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Wyomingites look at solutions for cheatgrass in unique challenge setting

by Wyoming Livestock Roundup

Lingle – “Of all the brome grasses represented in Wyoming, this is the weediest. I think in no place has it been found serviceable as a fodder or pasture plant. It seems to be shunned by stock to such an extent that it may attain maturity almost anywhere. It is not particularly unsightly but simply a worthless plant.”

These words written by Aven Nelson, the botanist, about cheatgrass in The Brome Grasses of Wyoming, a Wyoming Agricultural Experiment Station bulletin, may ring familiar to many folks. What is interesting about his thoughts is that he wrote these words in 1901 – 114 years ago.

Since then, millions of dollars have been spent trying to develop an effective way of controlling cheatgrass, but today the plant can still spread rapidly over grazing land just as it did 114 years ago. After watching “The Biggest Loser” one evening, Brian Mealor and his wife Rachel came up with an idea – why not have a contest like “The Biggest Loser,” but make it about weed control.

From this idea came the Cheatgrass Restoration Challenge, which is a competition to see who can restore a degraded pasture back to a diverse, healthy pasture system. This “challenge” is taking place at the James C. Hageman Sustainable Agriculture Research and Extension Center (SAREC) in Lingle.

Cheatgrass problems

“Cheatgrass is one of the most widespread, problematic and invasive plants we have in the western U.S.,” Mealor told producers during the SAREC Open House and Field Day. “People are very concerned about it because of its effects on sage grouse habitat and the changes it makes in the fire cycle and frequency.”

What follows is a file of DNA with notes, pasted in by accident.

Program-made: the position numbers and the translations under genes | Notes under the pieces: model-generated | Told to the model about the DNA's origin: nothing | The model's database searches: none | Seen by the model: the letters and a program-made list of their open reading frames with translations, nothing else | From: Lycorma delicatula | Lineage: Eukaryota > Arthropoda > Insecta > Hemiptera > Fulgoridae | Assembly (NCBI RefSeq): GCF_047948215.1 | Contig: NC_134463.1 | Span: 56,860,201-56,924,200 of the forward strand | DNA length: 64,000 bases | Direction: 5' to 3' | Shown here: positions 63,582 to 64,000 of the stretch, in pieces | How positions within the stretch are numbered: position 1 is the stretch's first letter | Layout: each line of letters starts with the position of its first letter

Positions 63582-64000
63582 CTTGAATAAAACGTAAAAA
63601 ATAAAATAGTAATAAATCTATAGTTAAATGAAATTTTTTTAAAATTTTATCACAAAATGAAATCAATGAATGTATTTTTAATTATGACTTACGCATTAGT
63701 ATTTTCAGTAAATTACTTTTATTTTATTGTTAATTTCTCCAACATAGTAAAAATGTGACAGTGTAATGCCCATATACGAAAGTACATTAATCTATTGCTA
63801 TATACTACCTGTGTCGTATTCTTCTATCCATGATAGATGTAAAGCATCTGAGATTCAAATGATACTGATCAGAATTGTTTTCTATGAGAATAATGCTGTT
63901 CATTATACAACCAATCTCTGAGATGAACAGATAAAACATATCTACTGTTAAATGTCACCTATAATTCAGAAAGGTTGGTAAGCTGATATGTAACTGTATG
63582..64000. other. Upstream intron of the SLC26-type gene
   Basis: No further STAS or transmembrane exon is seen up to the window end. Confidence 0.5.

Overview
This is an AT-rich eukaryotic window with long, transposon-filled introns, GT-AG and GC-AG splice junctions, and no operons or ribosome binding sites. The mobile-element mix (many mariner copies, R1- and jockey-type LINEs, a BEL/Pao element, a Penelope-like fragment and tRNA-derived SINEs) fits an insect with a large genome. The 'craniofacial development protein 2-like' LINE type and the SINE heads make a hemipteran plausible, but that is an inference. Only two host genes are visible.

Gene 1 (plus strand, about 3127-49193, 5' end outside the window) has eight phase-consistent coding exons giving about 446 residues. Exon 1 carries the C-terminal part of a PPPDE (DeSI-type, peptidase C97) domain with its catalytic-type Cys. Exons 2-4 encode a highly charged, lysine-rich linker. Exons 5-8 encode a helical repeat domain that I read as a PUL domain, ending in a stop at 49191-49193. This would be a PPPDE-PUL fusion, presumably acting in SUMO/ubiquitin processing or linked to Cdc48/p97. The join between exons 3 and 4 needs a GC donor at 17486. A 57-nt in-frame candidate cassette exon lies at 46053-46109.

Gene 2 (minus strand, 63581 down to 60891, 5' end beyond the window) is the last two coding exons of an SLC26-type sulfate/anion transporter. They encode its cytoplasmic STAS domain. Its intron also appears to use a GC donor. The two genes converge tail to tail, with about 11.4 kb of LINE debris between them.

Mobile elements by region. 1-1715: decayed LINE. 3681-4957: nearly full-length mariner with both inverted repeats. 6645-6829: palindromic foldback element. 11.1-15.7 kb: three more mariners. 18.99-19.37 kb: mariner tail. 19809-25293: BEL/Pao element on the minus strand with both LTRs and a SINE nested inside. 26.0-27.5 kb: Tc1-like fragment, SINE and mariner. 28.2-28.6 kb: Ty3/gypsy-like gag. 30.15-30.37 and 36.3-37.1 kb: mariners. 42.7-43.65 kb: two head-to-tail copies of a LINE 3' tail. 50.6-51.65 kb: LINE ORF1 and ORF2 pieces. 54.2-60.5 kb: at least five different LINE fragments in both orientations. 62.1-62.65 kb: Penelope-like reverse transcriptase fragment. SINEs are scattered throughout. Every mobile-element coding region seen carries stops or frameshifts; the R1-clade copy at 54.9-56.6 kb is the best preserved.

“It also reduces the green window we have for grazing in the summer, and basically, it effects the way our ecosystem works,” he continued.


To get the challenge started, invitations were sent out to various entities to form teams and see how well they could do taking different approaches to controlling cheatgrass. Mealor said the teams will be taking a “back to the future” type of approach, using tried and true methods to control the noxious plant while re-establishing habitat and grazing land.

“The challenge for each team is to restore their allotted piece of land to a diverse, productive rangeland using any legal method,” Mealor explained.

The 13 teams that signed up for the challenge drew for their one-quarter-acre plots this spring at random.

“The plots were roughly 80 percent cheatgrass cover and less than five percent perennial grasses. It is a highly degraded site,” Mealor said.

These 13 teams are made up of people from Eastern Wyoming College, University of Nebraska, ranchers, graduate and undergraduate students, Wyoming Weed and Pest, Wyoming Game and Fish Department and Extension personnel.

“This is the first year of the project, and there are some dramatic results so far,” Mealor said of the plots. “It is a three-year project. The final results won’t be in until 2017.”


Mealor said they are in the process of developing a web page with icons producers can access for the particular tools they are interested in. Some of these methods are fire, mechanical control, herbicides, competitive plants and cultural control, grazing and bacterial control.

“Bacterial control is technology involving a cheatgrass-resistant bacteria that can be applied to the soil,” Mealor said. “We have two teams trying it. It is very new technology that shows real promise.”

At the end of the challenge, each team will be graded on productivity, wildlife use, plant diversity, cost of implementation, scalability and the development of an education and outreach program for their particular approach.

Gayle Smith is a correspondent for the Wyoming Livestock Roundup and can be reached at

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